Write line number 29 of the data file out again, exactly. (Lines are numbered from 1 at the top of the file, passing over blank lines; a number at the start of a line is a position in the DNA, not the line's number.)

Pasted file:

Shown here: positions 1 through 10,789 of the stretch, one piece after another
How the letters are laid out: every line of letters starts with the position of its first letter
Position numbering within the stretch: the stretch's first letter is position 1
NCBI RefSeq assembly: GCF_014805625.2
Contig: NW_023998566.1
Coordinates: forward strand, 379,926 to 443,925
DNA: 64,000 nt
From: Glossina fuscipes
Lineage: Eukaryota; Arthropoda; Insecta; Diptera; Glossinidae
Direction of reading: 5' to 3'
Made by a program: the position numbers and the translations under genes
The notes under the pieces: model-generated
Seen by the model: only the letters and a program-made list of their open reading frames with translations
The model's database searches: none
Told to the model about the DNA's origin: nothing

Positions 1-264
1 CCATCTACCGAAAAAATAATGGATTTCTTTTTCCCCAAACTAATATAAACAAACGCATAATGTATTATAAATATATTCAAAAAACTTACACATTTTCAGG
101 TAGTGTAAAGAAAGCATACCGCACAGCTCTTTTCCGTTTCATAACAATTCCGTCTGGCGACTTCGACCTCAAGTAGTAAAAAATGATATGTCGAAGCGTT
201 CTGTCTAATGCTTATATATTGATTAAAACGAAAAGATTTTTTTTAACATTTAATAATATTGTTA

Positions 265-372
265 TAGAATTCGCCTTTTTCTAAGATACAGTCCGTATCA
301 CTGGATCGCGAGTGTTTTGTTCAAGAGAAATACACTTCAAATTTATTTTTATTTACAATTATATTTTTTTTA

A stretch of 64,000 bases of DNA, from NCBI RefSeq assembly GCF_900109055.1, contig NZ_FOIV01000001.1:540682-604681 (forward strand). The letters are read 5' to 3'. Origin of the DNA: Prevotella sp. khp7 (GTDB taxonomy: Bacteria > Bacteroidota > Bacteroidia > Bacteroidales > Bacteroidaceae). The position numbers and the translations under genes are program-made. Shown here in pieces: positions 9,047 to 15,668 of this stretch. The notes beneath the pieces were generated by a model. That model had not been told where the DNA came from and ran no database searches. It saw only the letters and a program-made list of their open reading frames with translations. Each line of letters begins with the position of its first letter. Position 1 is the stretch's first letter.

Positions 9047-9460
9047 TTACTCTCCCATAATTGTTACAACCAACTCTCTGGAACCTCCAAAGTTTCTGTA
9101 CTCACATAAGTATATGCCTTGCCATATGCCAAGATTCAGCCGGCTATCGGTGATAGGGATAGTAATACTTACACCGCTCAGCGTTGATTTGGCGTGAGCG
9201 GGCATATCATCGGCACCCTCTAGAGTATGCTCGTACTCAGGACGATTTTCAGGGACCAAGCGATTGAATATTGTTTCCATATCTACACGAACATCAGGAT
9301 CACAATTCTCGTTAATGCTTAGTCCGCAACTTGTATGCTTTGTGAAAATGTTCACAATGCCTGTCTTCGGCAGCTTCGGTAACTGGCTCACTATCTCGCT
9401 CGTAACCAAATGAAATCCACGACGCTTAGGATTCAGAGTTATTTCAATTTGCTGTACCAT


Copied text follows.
9401 CGTAACCAAATGAAATCCACGACGCTTAGGATTCAGAGTTATTTCAATTTGCTGTACCAT